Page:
diffusion, and arc tuned to act locally in an autocrine and paracrine manner. The second problem is that fully functional cytokine receptors are present in the brain (see below) where they mediate the effects of peripherally released or exogenously injected cytokines. For example, blockade of brain TL-1 receptors has been found to abrogate the effects of peripheral immune stimuli on behaviour (Kent, Bluthti, Dantzer, Hardwick, Kelley, Rothwell, & Vannice, 1992a), corticotropin releasing hormone gene expression in the hypothalamus (Kakucska, Qi, Clark, & Lech an, 1993), and body temperature (Klir, McClellan, & Kluger, 1994). The simplest way to interpret these last findings is to assume that cytokines are actively transported into the brain, as proposed for other peptides. For example, insulin has been shown to be able to enter the brain by a receptor-mediated, saturable transport process across brain capillary endothelial cells (Baura, Foster, Porte, Kahn, Bergman, Cobelli, & Schwartz, 1993; Wu, Yang, & Pardridge, 1997). Pharmacokinetic data with radiolabeled cytokines have revealed the existence of specific saturable transport systems for a number of proinflammatory cytokines (Banks, Ortiz, Plotkin, & Kastin, 1991). In the case of insulin, the transporter is nothing else than the insulin receptor. However, the molecular identity of cytokine transporters has not yet been identified. In any case, it is important to point out that the existence of a transport system is not sufficient to explain how peripheral cytokines act on the brain. There is still the problem that in order to be transported, cytokines need to be present in the general blood circulation, or synthesized and released close to their transporter. Furthermore, the intervention of a transport process does not appear to be necessary for peripheral cytokines to enter the brain, since independent experiments have provided evidence for the existence of a brain compartment of cytokines that is inducible by peripheral cytokines (Fig. 3) (Gatti & Bartfai, 1993, Layé, Parnet, Goujon, & Dantzer, 1994).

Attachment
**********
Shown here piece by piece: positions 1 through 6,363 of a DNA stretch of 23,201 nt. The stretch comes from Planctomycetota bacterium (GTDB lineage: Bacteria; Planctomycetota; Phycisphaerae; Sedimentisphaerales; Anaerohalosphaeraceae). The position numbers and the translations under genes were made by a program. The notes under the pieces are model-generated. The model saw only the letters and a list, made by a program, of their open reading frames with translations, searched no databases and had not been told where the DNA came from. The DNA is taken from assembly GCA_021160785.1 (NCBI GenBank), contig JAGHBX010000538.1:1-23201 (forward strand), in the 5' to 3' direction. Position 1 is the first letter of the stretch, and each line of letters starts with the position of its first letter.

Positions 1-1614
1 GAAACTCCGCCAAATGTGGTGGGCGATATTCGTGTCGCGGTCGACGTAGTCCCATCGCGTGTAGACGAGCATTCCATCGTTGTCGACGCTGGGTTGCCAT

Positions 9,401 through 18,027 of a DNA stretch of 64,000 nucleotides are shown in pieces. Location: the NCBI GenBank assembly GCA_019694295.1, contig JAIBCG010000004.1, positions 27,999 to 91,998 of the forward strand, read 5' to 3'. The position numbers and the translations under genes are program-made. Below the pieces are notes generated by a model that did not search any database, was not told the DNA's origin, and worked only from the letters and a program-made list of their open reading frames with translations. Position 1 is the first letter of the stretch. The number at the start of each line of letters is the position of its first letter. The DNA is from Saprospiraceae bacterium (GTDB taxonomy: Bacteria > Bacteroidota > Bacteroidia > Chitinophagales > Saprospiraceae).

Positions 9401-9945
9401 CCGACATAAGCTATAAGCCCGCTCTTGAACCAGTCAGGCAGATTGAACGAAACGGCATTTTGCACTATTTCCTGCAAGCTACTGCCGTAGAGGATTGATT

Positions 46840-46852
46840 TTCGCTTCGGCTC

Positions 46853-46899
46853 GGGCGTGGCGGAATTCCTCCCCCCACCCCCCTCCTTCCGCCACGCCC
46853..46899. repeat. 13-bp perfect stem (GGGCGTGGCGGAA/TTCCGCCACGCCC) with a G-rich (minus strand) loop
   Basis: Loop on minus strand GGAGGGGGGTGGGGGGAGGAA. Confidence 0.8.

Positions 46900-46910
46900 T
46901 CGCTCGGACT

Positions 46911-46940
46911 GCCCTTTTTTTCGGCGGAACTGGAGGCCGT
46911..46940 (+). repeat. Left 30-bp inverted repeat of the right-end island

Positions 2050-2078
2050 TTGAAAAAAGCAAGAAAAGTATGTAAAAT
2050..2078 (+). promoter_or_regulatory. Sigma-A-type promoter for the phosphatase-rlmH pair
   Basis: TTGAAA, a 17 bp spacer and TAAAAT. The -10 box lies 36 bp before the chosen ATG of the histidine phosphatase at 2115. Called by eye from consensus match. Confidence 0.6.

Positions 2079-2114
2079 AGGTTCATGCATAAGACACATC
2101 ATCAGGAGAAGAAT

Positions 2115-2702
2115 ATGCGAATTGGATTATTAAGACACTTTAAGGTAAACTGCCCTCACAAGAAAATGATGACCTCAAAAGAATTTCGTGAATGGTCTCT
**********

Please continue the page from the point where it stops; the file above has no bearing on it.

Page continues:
Brain cells cannot produce cytokines in a coordinated manner in response to peripheral cytokines without a communication pathway for transmission of immune information from the periphery to the brain (Dantzer, 1994). As proposed by Kent et al. (1992b), neural afferents are good candidates for this role, since they already transmit the two sensory components of inflammation, calor and dolor (heat and pain). When LPS or cytokines are injected into the abdominal cavity, an inflammatory response develops locally. The main afferent pathway from the abdominal cavity to the brain is the vagus nerve. The role of the vagus nerve in the transmission of the immune information from the periphery to the brain has first been demonstrated by c-fos mapping experiments. The immediate early gene c-fos is differentially expressed in many regions of the central nervous system following various physiological challenges and can be used as a marker of neuronal activation. Intraperitoneal administration of LPS to rats induced the expression of Fos, the protein product of the c-fos gene, in the primary and secondary projections areas of the vagus nerve. This labeling was completely abrogated by subdiaphragmatic section of the vagus nerve (Wan, Wetmore, Sorensen, Greenberg, & Nance, 1994). Vagotomy also blocked the depressing effects of LPS and IL-lfi on behaviour in rats and mice (Fig. 4) (Bluthé, Walter, Parnet, Layé, Lestage, Verrier, Poole, Stenning, Kelley, & Dantzer, 1994; Bret-Dibat, Bluthé, Kent, Kelley, & Dantzer, 1995).This protecting effect of vagotomy was not due to an impaired peripheral immune response since the increase in the levels of IL-lfJ that was induced in the peritoneal macrophages and plasma in response to an intraperitoneal injection of LPS was not impaired by vagotomy (Bluthé et al., 1994; Layé, Bluthé, Kent, Combe, Médina, Parnet, Kelley, & Dantzer, 1995). The involvement of the vagus nerve in the behavioural effects of cytokines is specific to cytokines that are released in the

Supplements For Diabetics

Supplements For Diabetics

All you need is a proper diet of fresh fruits and vegetables and get plenty of exercise and you'll be fine. Ever heard those words from your doctor? If that's all heshe recommends then you're missing out an important ingredient for health that he's not telling you. Fact is that you can adhere to the strictest diet, watch everything you eat and get the exercise of amarathon runner and still come down with diabetic complications. Diet, exercise and standard drug treatments simply aren't enough to help keep your diabetes under control.

Get My Free Ebook

Post a comment